Solutions for the Short and the Long Run

Many observers want the U.S. government to mandate lower drug prices — for example, by allowing re-importation of drugs or by having Medicare negotiate drug prices. It is tempting to believe that price reductions reduce company’s profits without affecting innovation. However, the absence of R&D into unprofitable third-world diseases, like Ebola, and the increase in drug approvals for rare diseases under the U.S. Orphan Drug Act belie this point. Indeed, economists estimate that a 10% increase in market size increases the number of new drugs by 40%. Price regulation has been shown to delay the launch of new drugs, limit their availability, and reduce the pace of innovation.

Furthermore, placing the vast bargaining power of the entire U.S. Medicare population in the hands of a public agency invites an overreaction. There are few tangible incentives to prevent cash-strapped public agencies (which often focus primarily on the present) from driving down pharmaceutical prices so much that future generations suffer from the depletion in innovation.

Protecting the vulnerable could take three forms:

  • We could simply bite the bullet and agree to cover treatment, especially in indigent populations such as Medicaid recipients. Although it may be infeasible to provide access for all hepatitis C patients immediately, a targeted approach could maximize the reach of limited public dollars. The patients at greatest risk for developing expensive complications like end-stage liver disease — or for transmitting the disease to others — may be the best cases to start with. In time, the disease can be cured in less pressing cases, with the rate of treatment expanding, especially when a low-priced generic enters the market.
  • Public payers could negotiate longer-term arrangements in which manufacturers are rewarded as the evidence of effectiveness mounts. We are starting to see such arrangements in other areas of health care under the guise of “pay for performance” — even in Medicare, where hospitals are reimbursed extra if patients avoid readmission.
  • We could consider innovative, financing mechanisms (both public and private) that allow cash-strapped programs to spread out the substantial upfront cost of treatment into a more manageable stream of payments, perhaps tied to the treatment’s effectiveness. The federal government could set up an Access to Breakthroughs Fund to loan states the money to pay for highly effective treatments like sofosbuvir. To be eligible, the treatment would need to have the FDA’s “breakthrough” designation. States would gradually repay the loan, perhaps through their Medicaid or corrections budgets. Companies with breakthrough therapies might also have access to capital to support trials, in return for pricing agreements with states.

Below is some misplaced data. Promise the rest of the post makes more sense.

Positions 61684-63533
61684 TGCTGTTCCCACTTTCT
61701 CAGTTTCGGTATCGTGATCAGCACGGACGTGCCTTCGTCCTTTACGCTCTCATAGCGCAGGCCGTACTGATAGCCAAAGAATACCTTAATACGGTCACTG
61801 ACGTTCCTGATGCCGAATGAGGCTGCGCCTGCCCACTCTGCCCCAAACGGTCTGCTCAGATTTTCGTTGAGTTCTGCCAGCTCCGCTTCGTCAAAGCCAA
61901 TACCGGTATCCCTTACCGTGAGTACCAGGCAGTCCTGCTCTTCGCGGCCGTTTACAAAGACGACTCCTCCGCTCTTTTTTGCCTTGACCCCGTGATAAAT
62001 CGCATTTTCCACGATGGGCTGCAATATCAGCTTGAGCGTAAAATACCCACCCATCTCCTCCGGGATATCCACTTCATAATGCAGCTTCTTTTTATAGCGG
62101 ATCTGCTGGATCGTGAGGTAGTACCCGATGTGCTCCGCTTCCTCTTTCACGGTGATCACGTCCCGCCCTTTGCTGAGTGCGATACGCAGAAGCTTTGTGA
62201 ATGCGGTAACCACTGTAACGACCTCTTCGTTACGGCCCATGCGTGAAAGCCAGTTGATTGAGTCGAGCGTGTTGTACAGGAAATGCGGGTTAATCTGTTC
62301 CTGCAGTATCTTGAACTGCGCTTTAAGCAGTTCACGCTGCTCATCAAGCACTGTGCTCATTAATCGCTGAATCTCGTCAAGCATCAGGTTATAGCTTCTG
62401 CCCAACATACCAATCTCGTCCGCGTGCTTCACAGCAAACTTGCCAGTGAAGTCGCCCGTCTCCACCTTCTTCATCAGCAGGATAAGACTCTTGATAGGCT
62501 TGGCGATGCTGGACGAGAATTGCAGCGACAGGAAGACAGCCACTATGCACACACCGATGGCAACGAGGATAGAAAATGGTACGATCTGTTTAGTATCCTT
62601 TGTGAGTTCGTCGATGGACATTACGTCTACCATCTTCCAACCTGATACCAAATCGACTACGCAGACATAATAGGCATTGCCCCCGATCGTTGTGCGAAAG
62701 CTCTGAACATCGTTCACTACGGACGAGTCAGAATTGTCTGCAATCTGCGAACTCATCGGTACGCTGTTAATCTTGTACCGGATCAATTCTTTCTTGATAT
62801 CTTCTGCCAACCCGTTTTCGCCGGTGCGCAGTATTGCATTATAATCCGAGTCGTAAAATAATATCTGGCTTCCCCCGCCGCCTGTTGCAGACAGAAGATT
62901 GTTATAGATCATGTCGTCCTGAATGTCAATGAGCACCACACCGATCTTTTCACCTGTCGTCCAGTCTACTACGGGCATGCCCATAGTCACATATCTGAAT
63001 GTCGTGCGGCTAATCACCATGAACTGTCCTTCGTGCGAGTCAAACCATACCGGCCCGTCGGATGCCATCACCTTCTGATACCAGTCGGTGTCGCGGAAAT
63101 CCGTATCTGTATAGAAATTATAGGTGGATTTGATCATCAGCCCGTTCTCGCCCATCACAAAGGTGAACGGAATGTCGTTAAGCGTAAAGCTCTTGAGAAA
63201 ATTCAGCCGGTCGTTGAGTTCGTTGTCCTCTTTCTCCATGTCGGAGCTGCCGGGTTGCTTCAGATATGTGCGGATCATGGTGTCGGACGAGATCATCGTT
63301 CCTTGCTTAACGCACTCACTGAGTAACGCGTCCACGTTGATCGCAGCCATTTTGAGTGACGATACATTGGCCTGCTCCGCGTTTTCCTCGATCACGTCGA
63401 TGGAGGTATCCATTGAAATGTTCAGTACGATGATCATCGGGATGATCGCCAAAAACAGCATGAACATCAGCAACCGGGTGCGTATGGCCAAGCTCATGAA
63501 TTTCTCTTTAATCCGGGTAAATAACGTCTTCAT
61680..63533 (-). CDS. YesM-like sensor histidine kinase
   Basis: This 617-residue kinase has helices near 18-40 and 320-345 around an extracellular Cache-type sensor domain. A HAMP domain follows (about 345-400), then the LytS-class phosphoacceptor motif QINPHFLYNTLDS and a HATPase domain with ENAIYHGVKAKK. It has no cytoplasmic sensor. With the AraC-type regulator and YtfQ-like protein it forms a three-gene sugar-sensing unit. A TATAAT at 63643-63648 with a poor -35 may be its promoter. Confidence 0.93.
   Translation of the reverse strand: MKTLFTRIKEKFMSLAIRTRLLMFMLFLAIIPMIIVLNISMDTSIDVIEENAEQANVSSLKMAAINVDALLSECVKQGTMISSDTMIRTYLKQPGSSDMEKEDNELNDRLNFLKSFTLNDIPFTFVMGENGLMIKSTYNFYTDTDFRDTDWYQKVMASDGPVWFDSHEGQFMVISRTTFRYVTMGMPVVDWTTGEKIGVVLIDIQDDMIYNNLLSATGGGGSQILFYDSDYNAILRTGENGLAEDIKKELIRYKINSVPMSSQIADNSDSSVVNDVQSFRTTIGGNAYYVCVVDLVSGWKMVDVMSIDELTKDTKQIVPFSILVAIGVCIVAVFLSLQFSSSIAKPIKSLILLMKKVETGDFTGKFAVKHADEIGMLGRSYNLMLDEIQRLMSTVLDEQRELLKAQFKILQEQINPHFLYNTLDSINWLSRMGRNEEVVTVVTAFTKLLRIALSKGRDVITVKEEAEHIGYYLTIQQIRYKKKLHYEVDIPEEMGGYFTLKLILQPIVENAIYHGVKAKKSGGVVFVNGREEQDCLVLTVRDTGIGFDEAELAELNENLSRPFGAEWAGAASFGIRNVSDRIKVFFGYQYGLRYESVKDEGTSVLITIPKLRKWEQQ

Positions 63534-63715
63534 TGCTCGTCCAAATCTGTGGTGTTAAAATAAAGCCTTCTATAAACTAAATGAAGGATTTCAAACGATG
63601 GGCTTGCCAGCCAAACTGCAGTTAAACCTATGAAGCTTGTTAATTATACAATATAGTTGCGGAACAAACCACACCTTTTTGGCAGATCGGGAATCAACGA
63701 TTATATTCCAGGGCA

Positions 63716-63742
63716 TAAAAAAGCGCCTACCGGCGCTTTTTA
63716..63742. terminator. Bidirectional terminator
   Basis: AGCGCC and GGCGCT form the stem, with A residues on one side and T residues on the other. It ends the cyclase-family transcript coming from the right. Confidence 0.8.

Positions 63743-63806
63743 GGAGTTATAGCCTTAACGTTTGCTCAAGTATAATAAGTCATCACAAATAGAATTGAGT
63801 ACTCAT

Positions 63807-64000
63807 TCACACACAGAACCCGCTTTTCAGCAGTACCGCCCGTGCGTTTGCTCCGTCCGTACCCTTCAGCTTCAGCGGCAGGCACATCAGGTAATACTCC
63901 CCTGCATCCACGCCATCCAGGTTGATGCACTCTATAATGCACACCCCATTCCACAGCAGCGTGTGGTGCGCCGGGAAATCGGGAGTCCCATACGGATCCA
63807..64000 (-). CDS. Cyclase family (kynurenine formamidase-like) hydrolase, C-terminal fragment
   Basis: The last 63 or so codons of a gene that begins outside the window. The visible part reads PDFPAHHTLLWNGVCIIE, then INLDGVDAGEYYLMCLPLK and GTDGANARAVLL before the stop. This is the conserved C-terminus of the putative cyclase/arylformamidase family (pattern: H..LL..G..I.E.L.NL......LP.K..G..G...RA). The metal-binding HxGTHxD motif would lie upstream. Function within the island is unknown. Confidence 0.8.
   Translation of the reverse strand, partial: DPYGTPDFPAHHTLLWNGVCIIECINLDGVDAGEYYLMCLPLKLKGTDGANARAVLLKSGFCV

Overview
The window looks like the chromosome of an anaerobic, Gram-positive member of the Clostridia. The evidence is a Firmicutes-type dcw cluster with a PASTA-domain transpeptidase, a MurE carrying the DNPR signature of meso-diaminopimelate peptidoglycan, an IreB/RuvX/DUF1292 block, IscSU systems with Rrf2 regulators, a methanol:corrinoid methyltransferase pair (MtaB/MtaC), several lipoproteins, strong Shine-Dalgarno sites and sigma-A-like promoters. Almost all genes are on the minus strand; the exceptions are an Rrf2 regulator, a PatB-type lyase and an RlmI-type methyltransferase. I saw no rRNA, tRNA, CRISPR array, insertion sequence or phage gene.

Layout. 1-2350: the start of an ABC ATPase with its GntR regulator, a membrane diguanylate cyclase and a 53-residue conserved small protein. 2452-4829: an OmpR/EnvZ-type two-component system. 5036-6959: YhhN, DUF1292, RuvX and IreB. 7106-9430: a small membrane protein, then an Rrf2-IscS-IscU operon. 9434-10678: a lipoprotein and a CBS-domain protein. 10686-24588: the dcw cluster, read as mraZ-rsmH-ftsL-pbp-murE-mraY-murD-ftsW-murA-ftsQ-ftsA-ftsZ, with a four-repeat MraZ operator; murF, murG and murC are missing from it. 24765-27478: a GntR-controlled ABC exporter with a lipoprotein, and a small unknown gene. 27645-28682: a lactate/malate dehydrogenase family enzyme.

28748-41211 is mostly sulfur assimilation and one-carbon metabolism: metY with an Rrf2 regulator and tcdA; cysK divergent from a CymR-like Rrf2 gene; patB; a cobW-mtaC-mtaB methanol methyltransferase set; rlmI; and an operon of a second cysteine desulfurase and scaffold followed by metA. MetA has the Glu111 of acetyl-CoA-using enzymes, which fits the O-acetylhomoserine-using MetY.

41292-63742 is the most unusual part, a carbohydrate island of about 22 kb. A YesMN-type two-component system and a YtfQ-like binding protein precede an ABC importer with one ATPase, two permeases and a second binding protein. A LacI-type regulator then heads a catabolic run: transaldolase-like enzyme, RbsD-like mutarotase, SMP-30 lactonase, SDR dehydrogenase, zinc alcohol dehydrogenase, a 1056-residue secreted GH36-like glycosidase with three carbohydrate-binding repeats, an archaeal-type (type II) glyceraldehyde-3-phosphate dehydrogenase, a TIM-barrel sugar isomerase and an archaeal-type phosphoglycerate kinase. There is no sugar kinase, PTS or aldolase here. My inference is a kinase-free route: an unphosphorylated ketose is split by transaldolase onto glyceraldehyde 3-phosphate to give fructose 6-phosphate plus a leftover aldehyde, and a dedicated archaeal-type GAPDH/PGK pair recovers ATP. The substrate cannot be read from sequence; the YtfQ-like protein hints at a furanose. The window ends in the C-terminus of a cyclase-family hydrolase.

These are only some of the practical ideas that are feasible. The bottom-line principle is that if we reimburse care on the basis of value — rather than price — and preserve access to that care, everyone wins in the end.

Posted in Health, Health & Welfare, News & Updates

Congress & ObamaCare: What to Expect Next

via Fox News

The resounding rejection of President Obama and his administration’s policies seems like the obvious interpretation of the midterm election. And polling indicates that ObamaCare ranked near the top of the issues serving as the object of that widespread repudiation. Voters ranked health care second only behind the economy as “the one issue most important in deciding their vote”, according to the final pre-election CBS News Poll of October 23-27.

Even the president’s hard core supporters are now strongly opposed to his health reforms. Harvard’s Institute of Politics survey of Americans between ages 18 and 29 just one month before the voting revealed that they disapproved of the Affordable Care Act by 57% to 39%, and similarly disapproved of “the way the president is handling health care” by 59% to 37% who approved. This is the same group who voted for President Obama over Governor Romney in 2012 by 53% to 33%, a group of whom only 22% call themselves Republicans.

Election results notwithstanding, we can surmise that this president will steadfastly block reversal of the major components of the ACA, let alone allow its repeal. But the breadth and magnitude of the Republican victory is likely to sway some Democrats in Congress to support changes in areas of common ground, and force the president to sign or veto passed legislation.

Although less than bold to most observers, we will quickly see two low-hanging fruit proposals to ObamaCare that will likely pass with bipartisan support.

One will eliminate the harsh excise tax on medical devices, the innovative tools that streamline diagnosis, ensure safer treatment and save lives in an era where Americans rely more than ever on specialist care and advanced technology.